“The disadvantages of using compulsion … are notable,” Defense Secretary Donald H. Rumsfeld said Jan. 7. “The disadvantages to the individuals … are notable.”
Rumsfeld added that those drafted created tremendous “churning.” They required an “enormous amount of effort in terms of training, and then they were gone.”
Air Force Gen. Richard B. Myers, the Chairman of the Joint Chiefs of Staff, agreed. “The all-volunteer force is working extremely well; it’s efficient; it’s effective; it’s given the United States of America … a military that is second to none,” he said.
Rangel, Conyers, and others point out that minority representation as a percentage of the entire US military force is far higher than minority representation in society. Consequently, they believe, minorities would suffer a disproportionate share of combat casualties in any war.
A Pentagon report issued Jan. 13 gives a different perspective on the subject because it draws a distinction between the total US force and that fraction making up the combat arms.
Blacks (14 percent of the general population) make up 21 percent of the total military but 15 percent of the combat arms positions. The majority serve in administration, health, and other support positions.
Some additional comments about the military draft made by Defense Secretary Rumsfeld at the Jan. 7 press briefing received wide circulation from columnists around the country. The columnists suggested that Rumsfeld had demeaned the service of those who had been drafted.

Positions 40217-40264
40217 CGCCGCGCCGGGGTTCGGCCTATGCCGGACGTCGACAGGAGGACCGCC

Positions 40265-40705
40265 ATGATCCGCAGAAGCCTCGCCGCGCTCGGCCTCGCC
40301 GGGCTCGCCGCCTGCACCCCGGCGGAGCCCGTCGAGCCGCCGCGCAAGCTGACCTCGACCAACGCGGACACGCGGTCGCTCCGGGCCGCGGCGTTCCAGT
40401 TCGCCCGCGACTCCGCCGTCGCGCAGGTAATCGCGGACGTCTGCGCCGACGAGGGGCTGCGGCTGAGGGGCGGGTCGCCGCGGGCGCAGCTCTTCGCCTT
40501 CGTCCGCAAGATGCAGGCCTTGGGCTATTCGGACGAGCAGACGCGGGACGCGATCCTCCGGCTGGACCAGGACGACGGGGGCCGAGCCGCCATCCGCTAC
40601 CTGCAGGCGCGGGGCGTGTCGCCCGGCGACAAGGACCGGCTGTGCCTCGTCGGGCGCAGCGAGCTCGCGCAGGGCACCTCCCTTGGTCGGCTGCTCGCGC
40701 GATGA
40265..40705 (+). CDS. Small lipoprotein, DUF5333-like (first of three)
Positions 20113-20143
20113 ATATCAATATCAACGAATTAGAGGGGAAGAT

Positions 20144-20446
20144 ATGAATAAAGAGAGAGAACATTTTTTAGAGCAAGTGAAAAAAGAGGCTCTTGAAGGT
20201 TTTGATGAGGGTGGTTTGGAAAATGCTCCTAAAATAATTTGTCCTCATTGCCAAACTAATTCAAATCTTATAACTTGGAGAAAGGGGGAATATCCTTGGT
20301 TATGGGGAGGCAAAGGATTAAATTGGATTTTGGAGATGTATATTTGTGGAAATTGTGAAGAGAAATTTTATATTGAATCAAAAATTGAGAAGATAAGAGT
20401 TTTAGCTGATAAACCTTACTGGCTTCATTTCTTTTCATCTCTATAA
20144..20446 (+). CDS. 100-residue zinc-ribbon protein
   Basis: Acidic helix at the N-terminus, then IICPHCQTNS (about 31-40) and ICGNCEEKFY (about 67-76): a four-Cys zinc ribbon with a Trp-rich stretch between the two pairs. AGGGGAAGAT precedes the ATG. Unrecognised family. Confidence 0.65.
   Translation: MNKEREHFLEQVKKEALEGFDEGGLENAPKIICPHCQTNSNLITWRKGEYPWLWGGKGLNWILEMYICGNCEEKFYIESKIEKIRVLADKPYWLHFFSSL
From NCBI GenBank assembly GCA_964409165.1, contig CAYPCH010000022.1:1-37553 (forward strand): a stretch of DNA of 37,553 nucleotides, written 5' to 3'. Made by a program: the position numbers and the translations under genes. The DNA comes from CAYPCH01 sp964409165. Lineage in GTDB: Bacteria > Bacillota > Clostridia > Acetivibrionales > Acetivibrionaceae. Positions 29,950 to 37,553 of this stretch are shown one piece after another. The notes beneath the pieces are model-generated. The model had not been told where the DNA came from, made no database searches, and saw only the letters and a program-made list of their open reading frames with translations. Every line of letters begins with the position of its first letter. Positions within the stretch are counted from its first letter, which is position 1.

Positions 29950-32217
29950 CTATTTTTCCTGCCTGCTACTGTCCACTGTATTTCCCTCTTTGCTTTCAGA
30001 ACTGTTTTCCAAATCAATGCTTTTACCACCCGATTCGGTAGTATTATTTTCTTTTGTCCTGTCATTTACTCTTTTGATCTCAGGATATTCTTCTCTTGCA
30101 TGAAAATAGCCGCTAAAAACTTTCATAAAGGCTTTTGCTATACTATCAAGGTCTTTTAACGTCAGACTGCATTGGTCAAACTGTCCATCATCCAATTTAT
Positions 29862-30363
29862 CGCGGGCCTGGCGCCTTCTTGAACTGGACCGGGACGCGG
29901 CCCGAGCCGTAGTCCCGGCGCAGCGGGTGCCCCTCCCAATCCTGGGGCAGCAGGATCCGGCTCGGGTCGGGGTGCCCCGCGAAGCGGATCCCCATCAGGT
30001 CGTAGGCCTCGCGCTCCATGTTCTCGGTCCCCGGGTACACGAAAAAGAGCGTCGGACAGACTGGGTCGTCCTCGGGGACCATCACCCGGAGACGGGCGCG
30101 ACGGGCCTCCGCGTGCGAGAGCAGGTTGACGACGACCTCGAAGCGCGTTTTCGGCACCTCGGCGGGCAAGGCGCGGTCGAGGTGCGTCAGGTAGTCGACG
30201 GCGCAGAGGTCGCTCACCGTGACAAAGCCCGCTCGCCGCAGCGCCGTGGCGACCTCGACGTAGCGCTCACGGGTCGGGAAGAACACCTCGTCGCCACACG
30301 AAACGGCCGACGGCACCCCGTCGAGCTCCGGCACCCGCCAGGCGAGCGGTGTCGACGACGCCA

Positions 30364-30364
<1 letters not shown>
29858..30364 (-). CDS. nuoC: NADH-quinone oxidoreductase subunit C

This is the portion of Rumsfeld’s Jan. 7 comments that ignited the firestorm: “If you think back to when we had the draft, people were brought in, they were paid some fraction of what they could make in the civilian manpower market, because they were without choices. Big categories [of people] were exempted—people that were in college, people that were teaching, people that were married. It varied from time to time but those were all kinds of exemptions. And what was left [those who were not exempted] were sucked into the intake, trained for a period of months, and then went out, adding no value, no advantage really, to the United States armed services over any sustained period of time—because [of] the churning that took place. It took an enormous amount of effort in terms of training, and then they were gone.”